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'Sherlock' recap: 'The Abominable Bride'

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Robert Viglasky/PBS

Sherlock

type:
TV Show
genre:
Crime
run date:
01/19/14
performer:
Benedict Cumberbatch, Martin Freeman
broadcaster:
PBS
seasons:
4
Current Status:
In Season

It’s been about two years since Benedict Cumberbatch and Martin Freeman’s dynamic crime-solving duo last graced our television screens. That’s two years of pining for Baker Street and agonizing over last season’s cliffhanger. To tide us over until season four, creators Steven Moffat and Mark Gatiss granted us this 90-minute diversion, promising a goofy one-off episode set in an alternate universe, where the Sherlock and John we know and love were instead transplanted to Victorian England. There, they’d run around in the London fog solving a spooky murder case about a vengeful bride returned from the dead.

At least, that’s what we were promised. Instead, we got something so much better — and so much weirder.

There’s a lot to unpack in this episode, from vindictive suffragettes to that Inception-style plot twist, so we’re going to tackle this in two parts, starting first with the main bride storyline. Then, we’ll dive into that big reveal — and what it might mean for season four.

Things start harmlessly enough, and the special eases us into things with an almost exact recreation of the first few scenes from the pilot — with a 19th-century twist. Watson’s still an army doctor who got shot while serving in Afghanistan, and he’s now returned home to search for a place to live in the “great cesspool” that is London. While searching for a place to live, he runs into his old friend Stamford, who takes him to St. Bart’s (which is looking decidedly dingy and unhygienic, as most hospitals did in the 1890s.) There, Stamford introduces him to everyone’s favorite high-functioning sociopath, who is, just as we expected, still beating corpses with a riding crop and making instant deductions about Watson’s military history. Good to know some things never change.

After a Victorian version of the opening credits (the string-heavy score actually works quite well, even in the 19th century), we fast forward a bit. Holmes and Watson have been solving murders together for a while now, and instead of blogging, Watson’s been chronicling their adventures in The Strand. His stories do take some dramatic liberties, which results in Mrs. Hudson being cut out of them almost entirely. This is just the first of the episode’s many, many commentaries on how women are so often sidelined in the Conan Doyle canon, as Mrs. Hudson declares, “I’m your landlady. Not a plot device.”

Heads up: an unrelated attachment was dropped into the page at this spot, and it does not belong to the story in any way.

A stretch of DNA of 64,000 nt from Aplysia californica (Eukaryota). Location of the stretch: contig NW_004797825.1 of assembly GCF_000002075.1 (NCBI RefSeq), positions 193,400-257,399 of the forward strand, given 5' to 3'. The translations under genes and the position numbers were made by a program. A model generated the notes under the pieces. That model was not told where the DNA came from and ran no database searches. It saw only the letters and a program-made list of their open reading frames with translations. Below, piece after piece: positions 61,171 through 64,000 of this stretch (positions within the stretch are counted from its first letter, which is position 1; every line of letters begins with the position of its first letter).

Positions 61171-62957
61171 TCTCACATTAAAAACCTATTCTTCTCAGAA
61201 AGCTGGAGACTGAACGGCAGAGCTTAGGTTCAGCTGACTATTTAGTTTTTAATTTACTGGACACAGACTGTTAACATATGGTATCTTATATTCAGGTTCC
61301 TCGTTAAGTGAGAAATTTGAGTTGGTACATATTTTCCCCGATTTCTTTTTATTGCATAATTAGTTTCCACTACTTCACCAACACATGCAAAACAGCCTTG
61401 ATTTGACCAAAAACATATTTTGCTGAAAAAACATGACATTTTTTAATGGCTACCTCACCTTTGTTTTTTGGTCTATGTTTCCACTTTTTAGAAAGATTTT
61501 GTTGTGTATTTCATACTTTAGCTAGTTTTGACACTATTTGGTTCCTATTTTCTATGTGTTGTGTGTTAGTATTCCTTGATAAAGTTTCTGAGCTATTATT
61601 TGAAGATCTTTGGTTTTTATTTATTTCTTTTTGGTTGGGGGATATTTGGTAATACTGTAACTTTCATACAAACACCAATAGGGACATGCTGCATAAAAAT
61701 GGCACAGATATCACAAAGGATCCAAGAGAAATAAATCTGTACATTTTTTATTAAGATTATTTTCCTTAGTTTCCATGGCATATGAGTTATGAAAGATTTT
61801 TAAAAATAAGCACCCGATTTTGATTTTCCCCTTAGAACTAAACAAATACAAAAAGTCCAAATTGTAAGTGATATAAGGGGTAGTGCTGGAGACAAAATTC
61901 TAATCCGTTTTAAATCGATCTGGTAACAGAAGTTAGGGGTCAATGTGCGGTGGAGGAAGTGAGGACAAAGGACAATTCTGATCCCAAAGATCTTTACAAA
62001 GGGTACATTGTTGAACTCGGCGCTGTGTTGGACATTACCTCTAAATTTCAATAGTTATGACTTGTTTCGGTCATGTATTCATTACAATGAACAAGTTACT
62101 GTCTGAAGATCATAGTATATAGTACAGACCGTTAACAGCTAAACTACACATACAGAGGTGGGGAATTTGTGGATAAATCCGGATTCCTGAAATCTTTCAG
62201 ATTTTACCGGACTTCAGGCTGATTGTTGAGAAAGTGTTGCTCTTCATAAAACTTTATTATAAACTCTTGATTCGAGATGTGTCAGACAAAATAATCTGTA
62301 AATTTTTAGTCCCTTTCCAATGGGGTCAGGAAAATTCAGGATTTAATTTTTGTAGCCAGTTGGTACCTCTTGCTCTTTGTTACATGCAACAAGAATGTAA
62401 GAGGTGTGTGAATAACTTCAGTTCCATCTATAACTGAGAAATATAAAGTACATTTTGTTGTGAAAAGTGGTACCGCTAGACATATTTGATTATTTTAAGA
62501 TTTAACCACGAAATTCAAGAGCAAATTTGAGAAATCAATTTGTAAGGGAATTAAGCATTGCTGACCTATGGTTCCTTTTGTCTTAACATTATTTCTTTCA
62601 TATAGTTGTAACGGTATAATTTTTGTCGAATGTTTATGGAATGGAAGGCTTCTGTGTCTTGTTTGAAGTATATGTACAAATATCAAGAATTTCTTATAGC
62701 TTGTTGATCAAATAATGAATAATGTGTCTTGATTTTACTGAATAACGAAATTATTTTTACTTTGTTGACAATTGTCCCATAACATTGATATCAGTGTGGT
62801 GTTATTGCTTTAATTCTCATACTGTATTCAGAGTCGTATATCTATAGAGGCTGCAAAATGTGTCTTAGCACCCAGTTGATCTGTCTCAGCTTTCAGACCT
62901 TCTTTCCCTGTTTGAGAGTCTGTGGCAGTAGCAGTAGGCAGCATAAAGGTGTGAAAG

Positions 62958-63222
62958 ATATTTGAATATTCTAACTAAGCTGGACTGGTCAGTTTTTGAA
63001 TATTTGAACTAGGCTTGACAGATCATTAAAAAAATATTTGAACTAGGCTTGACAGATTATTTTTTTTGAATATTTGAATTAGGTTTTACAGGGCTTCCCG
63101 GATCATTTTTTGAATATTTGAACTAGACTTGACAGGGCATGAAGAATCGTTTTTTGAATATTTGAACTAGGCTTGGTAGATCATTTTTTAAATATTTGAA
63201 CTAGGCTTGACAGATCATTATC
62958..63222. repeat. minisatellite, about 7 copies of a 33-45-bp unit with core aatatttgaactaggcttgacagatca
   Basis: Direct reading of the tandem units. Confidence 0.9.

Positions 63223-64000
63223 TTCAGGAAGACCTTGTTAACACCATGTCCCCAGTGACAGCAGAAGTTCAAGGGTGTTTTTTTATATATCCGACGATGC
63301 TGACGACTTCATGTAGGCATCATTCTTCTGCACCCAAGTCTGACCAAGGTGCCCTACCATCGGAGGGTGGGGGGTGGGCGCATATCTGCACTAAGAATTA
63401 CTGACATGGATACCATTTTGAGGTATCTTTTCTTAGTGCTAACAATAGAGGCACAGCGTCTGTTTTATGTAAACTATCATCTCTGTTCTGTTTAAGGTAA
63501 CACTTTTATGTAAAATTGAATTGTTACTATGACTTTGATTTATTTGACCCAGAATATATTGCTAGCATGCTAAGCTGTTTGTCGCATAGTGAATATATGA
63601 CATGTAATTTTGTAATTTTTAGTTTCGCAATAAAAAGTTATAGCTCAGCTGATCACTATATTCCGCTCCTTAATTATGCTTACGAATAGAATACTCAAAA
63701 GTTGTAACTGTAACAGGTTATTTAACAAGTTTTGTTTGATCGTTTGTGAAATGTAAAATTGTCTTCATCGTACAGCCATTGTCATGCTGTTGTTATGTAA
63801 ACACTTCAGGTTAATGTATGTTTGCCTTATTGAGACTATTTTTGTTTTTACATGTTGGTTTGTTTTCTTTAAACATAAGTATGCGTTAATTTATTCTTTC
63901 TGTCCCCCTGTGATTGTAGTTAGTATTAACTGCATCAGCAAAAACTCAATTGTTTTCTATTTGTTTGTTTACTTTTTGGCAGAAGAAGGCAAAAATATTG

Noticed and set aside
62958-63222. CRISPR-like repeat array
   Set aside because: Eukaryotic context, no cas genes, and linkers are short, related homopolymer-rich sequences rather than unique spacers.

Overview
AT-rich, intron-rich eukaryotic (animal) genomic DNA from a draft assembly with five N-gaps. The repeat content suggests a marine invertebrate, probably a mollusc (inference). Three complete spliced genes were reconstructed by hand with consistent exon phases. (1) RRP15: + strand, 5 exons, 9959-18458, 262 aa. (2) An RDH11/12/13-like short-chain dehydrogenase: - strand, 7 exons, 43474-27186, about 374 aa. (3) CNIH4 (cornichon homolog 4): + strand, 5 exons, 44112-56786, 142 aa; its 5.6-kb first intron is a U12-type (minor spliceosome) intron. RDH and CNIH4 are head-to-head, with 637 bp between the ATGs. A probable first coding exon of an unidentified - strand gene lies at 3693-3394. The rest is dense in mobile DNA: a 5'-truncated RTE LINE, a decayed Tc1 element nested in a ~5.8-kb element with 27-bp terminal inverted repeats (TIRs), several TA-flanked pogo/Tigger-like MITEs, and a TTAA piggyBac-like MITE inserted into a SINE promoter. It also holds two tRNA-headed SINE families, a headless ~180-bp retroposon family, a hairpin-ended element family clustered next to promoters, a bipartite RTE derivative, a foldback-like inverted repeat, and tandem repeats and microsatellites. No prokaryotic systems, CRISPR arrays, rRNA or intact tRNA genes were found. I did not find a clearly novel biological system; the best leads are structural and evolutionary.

Similarly, Mrs. Mary Watson is stuck at home while her husband gets to run around solving murders with his weird roommate, and she’s not all that thrilled about being left behind. She’s discussing the suffragette movement when good ol’ Inspector Lestrade shows up, sporting some pretty epic sideburns. He’s notably shaken about something, and after they pour him a much-needed drink, he recounts the facts of a case that may just stump the great Sherlock Holmes.

The day before, a woman named Emilia Ricoletti donned her wedding dress and tried to shoot her husband in the street on their anniversary, before pulling the gun on herself. The following day, while her body was lying cold in the morgue, she shows up once again and begins creepily singing her wedding song, before shooting her husband for good this time and declaring, “It’s a shotgun wedding!”

A zombie bride shooting her husband in the street, with dozens of witnesses? How can a consulting detective resist? Holmes and Watson rush off to the morgue, where they find Emilia’s body in chains, so carefully restrained by — ugh — Anderson. But he’s not in charge here: Hooper is. Yes, that’s Molly Hooper, as in Louise Brealey donning a mustache and a gruff accent and pretending to be a man. Again, the gender commentary is anything but subtle, but Brealey struts around looking like she’s having the time of her life. She’s consistently one of the best, most human parts of the actual series, and she’s just as delightful here.